Relief fragment depicting Amun investing Hatshepsut

New Kingdom, Dynasty 18, Joint reign of Hatshepsut and Thutmose III, ca. 14731458 BCE
Upper Egypt; Thebes, el-Asasif, Ramesside Temple, Radim, MMA 1935-1936
Painted limestone; paint much faded
H. 41 cm (16 1/8 in); w. 29 cm (11 7/16 in); d. 7.8 cm (3 1/16 in)
Rogers Fund, 1936, MMA 36.3.271

When I photographed this, I fouled up on the description catch. I saw the double crown, with its red curl and clicked on the first thing I saw with 'double crown' in the title. But this isn't Amenhotep II "kneeling and offering". We can tell this even without knowledge that the accession numbers don't match up. Here are this piece's numbers:


36.3.271

Fortunately, that accession number has allowed me to later find it at the museum website.

I was right in thinking it looks like the person on the right has been scratched out on purpose. We can see hints that he also wore the double crown, complete with an uraeus. The hatching lines don't look like ordinary wear and tear!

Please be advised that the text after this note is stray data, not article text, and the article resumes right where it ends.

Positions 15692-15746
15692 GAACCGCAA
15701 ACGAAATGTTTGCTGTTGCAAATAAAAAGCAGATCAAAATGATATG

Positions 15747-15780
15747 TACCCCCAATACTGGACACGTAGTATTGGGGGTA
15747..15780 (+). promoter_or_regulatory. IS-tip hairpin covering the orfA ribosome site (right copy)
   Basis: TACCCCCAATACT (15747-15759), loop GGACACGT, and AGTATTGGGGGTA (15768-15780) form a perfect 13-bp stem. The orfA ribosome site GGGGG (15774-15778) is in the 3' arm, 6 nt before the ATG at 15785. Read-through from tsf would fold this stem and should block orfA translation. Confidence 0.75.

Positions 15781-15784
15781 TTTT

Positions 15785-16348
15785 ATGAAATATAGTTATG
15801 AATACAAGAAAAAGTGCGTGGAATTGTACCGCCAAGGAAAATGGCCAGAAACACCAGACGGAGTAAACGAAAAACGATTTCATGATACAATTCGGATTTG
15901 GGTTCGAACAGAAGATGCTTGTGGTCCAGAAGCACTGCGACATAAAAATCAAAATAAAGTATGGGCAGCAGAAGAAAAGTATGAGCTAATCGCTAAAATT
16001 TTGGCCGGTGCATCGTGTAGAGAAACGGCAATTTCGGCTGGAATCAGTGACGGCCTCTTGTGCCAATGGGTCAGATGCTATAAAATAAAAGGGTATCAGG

I thought it could be Thutmosis III with Hatshepsut, as later in his reign he took to having her pharaonic name excised whenever possible. But the title says that it is Amun to Hatshepsut's left. (This may be based on the 'zig zag' glyph, sounding 'n' that could be part of Amun's name.)

Thutmosis III did his damage, but the worst was the action of Amenhotep IV (aka Akenaten), who destroyed so much imagery. *An example of the 'Amarna' period damage upon the goddess Hathor